11 Group cohesiveness Cohesiveness is a key feature of groups. Cohesive groups have greater esprit de corps, greater solidarity, and often work more smoothly together as integrated wholes. Although cohesiveness is often associated with liking among members, a useful distinction lies between liking based on interpersonal relationships (personal attraction) and liking based on common group membership (social attraction). Cohesiveness is directly associated with the latter and only indirectly with the former, to the extent that groups provide a context for friendships to form.

12 Festinger, Schachter and Back’s (1950) theory of group cohesiveness

13 General framework of the social cohesion/interpersonal interdependence model Hogg (1992)

14 Group socialisation Tuckman (1965) Groups change over time - they have a life trajectory. Members get to know one another (forming); they argue over what the group represents (storming); consensus and a common identity emerges (norming); the group works smoothly and effortlessly (performing); and finally, the group dissolves because it has fulfilled its goals, or members lose interest and leave (adjourning).

15 Phases of group socialisation (Moreland & Levine, 1982).

16 A model of the process of group socialisation (Moreland & Levine,1982 )

17 Norms Norms define and prescribe how one should behave (using one’s perceptions, feelings, attitudes, and behaviours) as a member of a particular social group — they provide a frame of reference for our behaviour. Norms have a powerful, long-term, internalized effect on our behaviour, influencing what we do even when no one is watching. Because norms are often the hidden background of daily life, we may not be aware of them; they need to be violated for us to suddenly discover they exist (ethnomethodology). Norms are a guide for action, so they are relatively enduring and only change to respond to changed circumstances. Norm violation is usually punished by the group in different ways, particularly if you are a marginal member of a group and the norms relate to defining features of the group. More central members are allowed some leeway to deviate from the group’s norms.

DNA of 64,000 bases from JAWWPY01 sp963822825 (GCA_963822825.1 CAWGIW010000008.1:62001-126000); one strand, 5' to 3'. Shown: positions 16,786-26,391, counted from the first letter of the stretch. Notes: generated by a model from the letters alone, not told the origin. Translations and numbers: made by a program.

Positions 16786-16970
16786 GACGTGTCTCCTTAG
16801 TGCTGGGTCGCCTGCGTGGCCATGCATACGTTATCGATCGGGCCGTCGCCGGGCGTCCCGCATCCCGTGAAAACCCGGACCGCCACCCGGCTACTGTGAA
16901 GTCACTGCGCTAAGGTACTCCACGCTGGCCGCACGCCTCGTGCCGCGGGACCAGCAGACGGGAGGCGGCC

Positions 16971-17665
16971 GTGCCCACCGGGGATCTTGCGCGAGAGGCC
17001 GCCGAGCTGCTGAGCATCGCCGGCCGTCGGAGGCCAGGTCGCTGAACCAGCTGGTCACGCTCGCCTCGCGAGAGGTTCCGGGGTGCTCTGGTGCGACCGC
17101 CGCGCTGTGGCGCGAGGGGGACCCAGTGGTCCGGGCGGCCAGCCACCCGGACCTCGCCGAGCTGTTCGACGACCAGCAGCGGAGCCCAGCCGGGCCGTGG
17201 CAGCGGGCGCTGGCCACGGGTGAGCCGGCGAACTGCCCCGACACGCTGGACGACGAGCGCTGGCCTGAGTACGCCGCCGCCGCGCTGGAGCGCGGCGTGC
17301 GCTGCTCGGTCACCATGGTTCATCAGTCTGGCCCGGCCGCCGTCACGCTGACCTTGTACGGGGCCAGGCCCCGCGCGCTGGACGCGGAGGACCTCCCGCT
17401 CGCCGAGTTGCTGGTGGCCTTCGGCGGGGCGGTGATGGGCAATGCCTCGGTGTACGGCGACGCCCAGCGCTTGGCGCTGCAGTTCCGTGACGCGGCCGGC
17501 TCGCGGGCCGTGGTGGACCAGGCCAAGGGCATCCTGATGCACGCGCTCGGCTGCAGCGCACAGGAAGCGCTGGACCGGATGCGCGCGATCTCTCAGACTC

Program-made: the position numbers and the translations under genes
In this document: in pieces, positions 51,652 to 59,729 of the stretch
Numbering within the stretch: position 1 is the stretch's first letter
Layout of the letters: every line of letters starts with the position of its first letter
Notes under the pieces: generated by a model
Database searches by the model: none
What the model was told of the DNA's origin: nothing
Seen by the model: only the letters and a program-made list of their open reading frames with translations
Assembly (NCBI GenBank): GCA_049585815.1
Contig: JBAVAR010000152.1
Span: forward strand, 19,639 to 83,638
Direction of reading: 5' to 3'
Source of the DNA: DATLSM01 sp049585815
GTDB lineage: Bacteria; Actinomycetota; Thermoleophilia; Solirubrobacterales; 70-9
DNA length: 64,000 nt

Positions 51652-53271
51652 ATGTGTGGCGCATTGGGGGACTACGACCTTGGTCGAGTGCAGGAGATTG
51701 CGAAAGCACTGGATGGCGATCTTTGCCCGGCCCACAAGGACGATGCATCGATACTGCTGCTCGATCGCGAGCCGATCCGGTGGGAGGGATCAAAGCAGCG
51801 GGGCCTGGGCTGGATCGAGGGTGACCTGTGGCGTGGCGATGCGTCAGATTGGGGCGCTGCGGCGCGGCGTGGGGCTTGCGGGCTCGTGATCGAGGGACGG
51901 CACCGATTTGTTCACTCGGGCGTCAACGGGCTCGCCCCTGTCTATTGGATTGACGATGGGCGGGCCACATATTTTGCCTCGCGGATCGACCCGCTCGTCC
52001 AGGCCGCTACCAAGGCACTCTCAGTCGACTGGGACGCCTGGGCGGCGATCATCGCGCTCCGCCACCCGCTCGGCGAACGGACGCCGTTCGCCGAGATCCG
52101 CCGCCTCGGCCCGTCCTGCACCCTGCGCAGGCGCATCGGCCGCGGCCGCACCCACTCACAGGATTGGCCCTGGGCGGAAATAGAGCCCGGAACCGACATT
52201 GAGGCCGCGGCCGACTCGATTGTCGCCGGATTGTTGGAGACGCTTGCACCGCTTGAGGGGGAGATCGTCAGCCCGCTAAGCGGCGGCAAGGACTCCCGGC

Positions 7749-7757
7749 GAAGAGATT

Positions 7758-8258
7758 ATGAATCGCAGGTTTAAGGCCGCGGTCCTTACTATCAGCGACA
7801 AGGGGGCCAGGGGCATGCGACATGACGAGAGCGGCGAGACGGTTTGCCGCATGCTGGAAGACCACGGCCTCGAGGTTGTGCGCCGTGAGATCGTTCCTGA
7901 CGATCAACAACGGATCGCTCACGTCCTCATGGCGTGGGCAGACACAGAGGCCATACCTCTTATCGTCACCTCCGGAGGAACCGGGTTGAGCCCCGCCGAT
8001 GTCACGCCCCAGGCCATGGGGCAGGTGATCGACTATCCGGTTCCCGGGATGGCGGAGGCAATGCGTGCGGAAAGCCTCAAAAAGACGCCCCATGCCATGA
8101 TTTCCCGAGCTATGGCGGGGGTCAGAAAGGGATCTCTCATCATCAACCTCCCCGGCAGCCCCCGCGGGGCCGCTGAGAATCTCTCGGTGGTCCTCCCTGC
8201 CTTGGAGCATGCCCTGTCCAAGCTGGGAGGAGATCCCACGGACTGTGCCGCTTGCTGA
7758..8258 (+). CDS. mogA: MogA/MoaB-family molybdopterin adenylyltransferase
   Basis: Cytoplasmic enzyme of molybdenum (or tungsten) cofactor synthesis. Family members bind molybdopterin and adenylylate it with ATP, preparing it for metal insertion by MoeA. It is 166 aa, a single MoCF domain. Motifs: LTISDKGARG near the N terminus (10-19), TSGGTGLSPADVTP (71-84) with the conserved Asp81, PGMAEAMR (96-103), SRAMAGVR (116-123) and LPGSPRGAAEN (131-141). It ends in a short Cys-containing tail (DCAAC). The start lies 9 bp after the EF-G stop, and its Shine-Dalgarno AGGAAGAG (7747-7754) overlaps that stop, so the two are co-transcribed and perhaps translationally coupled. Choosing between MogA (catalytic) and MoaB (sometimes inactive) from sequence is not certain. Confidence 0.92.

18 Group structure No groups are homogeneous; all are structured to differing extents and in different ways. One of the clearest features of group structure is the use of roles. Roles are much like norms but operate within the group. They specify subgroup activities (a division of labour within the group) and how subgroups interact to benefit the group as a whole. Roles scan be formal or informal and can vary in how specific or general they are. People tend to attribute role behaviour to the personality of the people in the role All roles are not equal. Roles vary in status, some having more power, influence, and prestige.

19 Group structure Groups are structured in terms of how easily subgroups or roles can communicate with one another. Communication networks vary in terms of how centralised they are. Centralised networks are efficient for simple tasks but can make fringe groups feel disenfranchised and marginalized; decentralised networks are more inclusive and possibly more effective for complex tasks.

20 Communication networks that have been studied experimentally What about your friendship group?

21 Group structure Groups are also structured in terms of nested subgroups (e.g., the sales department in an organization) and crosscutting categories (e.g., social psychologists within a psychology department). Finally, groups also contain marginal members or groups who are rejected by the rest of the group and who may form a schism that tries to change the group through minority influence.

22 Revision Advice Issues around performance and establishing and maintaining groups. It will help you to draw a spider diagram to ensure you are clear which theory applies to which Most theories having differing views and you acknowledge this. Show awareness of the various view-points

23 At the end of the lecture... “Compare and contrast social psychological accounts of the ‘group’” What is a group? Why do people join groups? The effect of the group on individual performance Group cohesiveness and group socialisation Norms Group structure